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Can Turkey’s economic czar stick to belt-tightening after election loss?

The Turkish government hopes that its remaining four-year mandate will give it time to placate popular anger before the next polls.
Turkish Treasury and Finance Minister Mehmet Simsek looks on before the press conference following the cabinet meeting held at the Presidential Complex in Ankara on August 21, 2023. (Photo by Adem ALTAN / AFP) (Photo by ADEM ALTAN/AFP via Getty Images)
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ISTANBUL — Turkish President Recep Tayyip Erdogan and economy czar Mehmet Simsek vowed earlier this month to continue efforts to tackle sticky inflation despite the risk of stoking popular ire with Ankara’s economic management, a key factor behind the big disappointment — or rather debacle, according to many — that the ruling party suffered in last month’s local polls against the country's main opposition party.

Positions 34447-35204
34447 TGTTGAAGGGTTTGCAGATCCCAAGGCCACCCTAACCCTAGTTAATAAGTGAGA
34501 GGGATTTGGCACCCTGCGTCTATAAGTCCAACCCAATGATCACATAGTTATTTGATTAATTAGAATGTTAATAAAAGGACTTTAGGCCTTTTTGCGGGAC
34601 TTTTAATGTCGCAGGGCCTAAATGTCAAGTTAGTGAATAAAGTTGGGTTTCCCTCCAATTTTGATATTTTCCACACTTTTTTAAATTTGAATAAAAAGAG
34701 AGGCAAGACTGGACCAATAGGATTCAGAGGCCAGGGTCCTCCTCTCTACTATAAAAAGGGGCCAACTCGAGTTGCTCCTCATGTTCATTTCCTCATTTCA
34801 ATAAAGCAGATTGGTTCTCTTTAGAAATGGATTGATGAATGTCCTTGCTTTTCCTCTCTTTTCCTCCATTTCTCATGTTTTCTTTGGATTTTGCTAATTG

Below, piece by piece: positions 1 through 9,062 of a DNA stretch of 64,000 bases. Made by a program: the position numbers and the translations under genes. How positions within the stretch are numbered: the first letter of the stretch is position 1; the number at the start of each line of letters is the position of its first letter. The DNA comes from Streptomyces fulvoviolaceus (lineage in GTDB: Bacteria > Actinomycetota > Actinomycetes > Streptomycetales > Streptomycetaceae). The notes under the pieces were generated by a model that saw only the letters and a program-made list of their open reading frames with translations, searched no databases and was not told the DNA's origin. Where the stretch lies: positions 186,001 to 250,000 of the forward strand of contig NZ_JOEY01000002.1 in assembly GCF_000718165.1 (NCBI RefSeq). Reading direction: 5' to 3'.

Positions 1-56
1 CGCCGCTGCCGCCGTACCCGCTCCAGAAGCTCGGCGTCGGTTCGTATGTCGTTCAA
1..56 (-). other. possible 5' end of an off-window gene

Simsek was named treasury and finance minister after Erdogan’s reelection in May 2023, and was tasked with fixing the economic woes that Erdogan’s unorthodox low-rate policy had spawned, chief among them runaway inflation. But with the March 31 local polls on the calendar at that time, monetary tightening policies to rein in prices remained constricted and election-oriented populist moves continued, leading consumer inflation to hit 68.5% last month.

Barring early polls, Turkey’s next presidential and parliamentary elections are now four years away, and focusing on inflation appears high on Erdogan’s agenda. “We will stay clear [of] populist policies that would exact a price on our country, nation and future generations. The [positive] results of our economic program, especially in terms of inflation, will begin to be seen in the second half of the year,” he said in the early hours of April 1, after results of the previous day's polls emerged.

Simsek, too, was quick to pledge commitment to fighting inflation, in a message that foreign market actors in particular were eager to hear. “To achieve our main goal of reducing inflation lastingly to single digits, we will control public sector expenditure and prioritize saving, in addition to tight monetary, selective credit and income policies,” he said. 

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